Jeremy Gabriel

            My teaching interests generally lie within three different areas of studies; special education, mathematics, and assistive technology. I am going to combine all three and explore the implication of different mathematical assistive technology tools into my Algebra one classroom and how to engage the students more with real life examples. I feel that if I can do both of these things, then this will lead to an increase in my students understanding and retention of the Algebra one benchmarks and GLICs.

            The problem that I am seeing at the  high school level, as a special education math teacher is that by the time I have my students in class, the students have had eight years of math behind them. Most of my students have struggled with math since the very beginning, they have been beaten up and put down countless times because of their math abilities or lack of. Once I get them in class, most of the students have given up and want nothing to do with trying to learn the math; the students are disengaged, irritated, have low self-esteem, and lack self-confidence. I want to change that by helping my students become successful in math by making math fun and engaging to my students.

             The approach that I plan to take to accomplish my mission of making my students more successful in math, building and maintaining those important math building blocks, as well as effectively engaging my students more with real-world examples has two main practices. The first is to implement new mathematical assistive technology tools into my Algebra one classroom. My reasoning behind implementing more assistive technology into my classroom, instead of just teaching right from the book comes from the readings of week five on assistive technology and week 12 on mathematics.  The you tube video from Michael Wesch and Kansas State Digital Ethnography Students really made me think about technology and how we use it to learn and why I should use more technology to engage my students. I do really believe that todays students learn information differently then you and I did when we went to school. Todays students have a continuous link to information at a rapid rate. They need to be constantly stimulated to keep their interest in something. Another reason is because not all students learn the same way and if I can present the material in as many different ways that I can, I have a better chance of more students understanding the material. Lastly, I have known for sometime that students don’t really care about which train will reach Denver, CO first. If one leaves San Francisco at three p.m.  traveling at 80 miles per hour and one leaves New York City at noon traveling 90 miles per hour. Nancy Stewart and Ira Socol both confirmed my theory on this subject matter in their Twitter conversation. I believe that students want problems that are interesting to solve and that they want to know the answer to, the problem doesn’t always have to be real-world as long as it is interesting to the students and that they are interested in finding out the answer to the problem.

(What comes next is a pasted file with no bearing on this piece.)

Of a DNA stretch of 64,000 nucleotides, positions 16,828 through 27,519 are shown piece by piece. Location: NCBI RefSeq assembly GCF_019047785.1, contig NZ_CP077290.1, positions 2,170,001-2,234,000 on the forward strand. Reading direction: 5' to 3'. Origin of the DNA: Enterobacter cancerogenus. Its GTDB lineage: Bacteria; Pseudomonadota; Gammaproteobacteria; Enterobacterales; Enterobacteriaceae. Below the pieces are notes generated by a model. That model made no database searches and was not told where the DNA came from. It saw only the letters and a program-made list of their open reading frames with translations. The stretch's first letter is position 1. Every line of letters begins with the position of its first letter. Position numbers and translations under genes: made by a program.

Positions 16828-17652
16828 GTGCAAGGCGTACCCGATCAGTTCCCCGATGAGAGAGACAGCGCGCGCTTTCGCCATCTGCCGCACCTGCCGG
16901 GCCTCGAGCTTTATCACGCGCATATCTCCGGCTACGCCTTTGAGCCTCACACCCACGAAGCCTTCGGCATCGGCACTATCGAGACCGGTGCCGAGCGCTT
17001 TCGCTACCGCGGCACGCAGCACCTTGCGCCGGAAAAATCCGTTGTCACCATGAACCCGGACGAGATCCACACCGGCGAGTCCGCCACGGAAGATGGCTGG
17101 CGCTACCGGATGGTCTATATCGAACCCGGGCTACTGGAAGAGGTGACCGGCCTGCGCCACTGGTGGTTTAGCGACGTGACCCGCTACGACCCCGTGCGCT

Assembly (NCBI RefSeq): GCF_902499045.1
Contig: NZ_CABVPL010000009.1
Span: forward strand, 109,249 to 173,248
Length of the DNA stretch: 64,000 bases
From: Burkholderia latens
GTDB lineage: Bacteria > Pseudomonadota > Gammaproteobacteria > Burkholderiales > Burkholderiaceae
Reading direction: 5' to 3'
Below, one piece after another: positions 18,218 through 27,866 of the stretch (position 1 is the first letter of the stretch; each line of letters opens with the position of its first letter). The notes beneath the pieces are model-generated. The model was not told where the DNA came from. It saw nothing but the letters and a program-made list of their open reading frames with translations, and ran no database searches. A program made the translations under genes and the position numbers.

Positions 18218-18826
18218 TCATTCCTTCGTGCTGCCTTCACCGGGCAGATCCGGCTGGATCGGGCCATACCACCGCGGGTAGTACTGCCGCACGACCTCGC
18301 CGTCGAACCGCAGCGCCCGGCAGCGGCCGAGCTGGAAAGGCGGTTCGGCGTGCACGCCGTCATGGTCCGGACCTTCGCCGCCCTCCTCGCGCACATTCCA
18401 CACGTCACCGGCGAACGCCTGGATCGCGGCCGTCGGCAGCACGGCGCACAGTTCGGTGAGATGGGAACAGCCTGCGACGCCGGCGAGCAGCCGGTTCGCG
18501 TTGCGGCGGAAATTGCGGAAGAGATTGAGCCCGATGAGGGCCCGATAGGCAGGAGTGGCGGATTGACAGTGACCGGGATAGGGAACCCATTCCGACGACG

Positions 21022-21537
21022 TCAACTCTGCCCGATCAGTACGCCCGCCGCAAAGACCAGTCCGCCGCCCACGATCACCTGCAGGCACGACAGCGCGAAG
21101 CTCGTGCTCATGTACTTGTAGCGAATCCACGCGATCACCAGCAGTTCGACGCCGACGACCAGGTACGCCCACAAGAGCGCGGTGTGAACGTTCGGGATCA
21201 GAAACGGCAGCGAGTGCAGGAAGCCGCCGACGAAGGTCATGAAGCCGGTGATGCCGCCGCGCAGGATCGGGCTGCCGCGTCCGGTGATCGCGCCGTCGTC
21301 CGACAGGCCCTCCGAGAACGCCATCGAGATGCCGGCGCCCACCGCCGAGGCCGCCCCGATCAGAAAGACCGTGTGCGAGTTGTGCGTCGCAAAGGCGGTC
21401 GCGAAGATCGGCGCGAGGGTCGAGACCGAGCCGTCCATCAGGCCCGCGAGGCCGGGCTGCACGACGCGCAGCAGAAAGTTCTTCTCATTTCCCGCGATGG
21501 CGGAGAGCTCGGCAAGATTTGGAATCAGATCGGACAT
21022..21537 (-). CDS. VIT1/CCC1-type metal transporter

After doing much research on different math assistive technology tools, I have come up with what I feel is the best tools that will assist my students in being successful in my Algebra class.  It is important to note that while I am incorporating new assistive technology tools into my class, I am using them along with the school districts textbook. I am using these tools as supplementary aids, guest lectures, tools to build and or reinforce, and tools to build prior knowledge that the students didn’t understand the first time around.

            The first assistive technology tool that will be implemented will be the Odyssey Math program; this company has been developing assistive technology tools for forty years under different names throughout the years. The Odyssey Math Program has many different options that either can be implemented into an ongoing Algebra curriculum or as a stand alone curriculum.  The Odyssey Math Program is a K-12 software-based curriculum that assesses each students understanding of key math ideas that are linked to the GLIC standards for Algebra in Michigan by pre-assessing their abilities and based on the students abilities builds a personalized math curriculum that will focus on strengthening those necessary building blocks that the student can rely on not only in Algebra, but also in future math classes. Once a personalized math curriculum is built for each student; each student will progress through each lesson on the computer. A general lesson will include a lecture part or parts; each lecture or part is between five and seven minutes long. Compass Learning has done extensive research and found that 5-7 minutes is the maximum amount of time a student will be engage in a lecture that the student is not actively engaged in. After the lecture, the student will complete a hands on activity to practice the new skill. Next either a new part of the lecture will be presented or an assessment will be given to the student. During an assessment the student will get immediate feedback on each question on the assessment. Each assessment question has been built from a matrix; so each possible answer a student gives has probable tendencies on the reasoning behind that right or wrong answer. For each question the students gets right, they get reinforced on what they are doing correctly and for each question they get wrong the student gets redirected and told why they have gotten the answer wrong and how they got their answer and what they need to do to get the correct answer. Each lesson is not setup in the same order as the last lesson, this is done intentionally to break up the monotony of the lecture-activity-test trap that most of these software based programs fall into. I will be using the Odyssey Math Program in two different manors; first I can use it as a way of explaining a new idea to the students. The second is that I can use it as a curriculum enrichment tool to help support students that are struggle with a certain idea.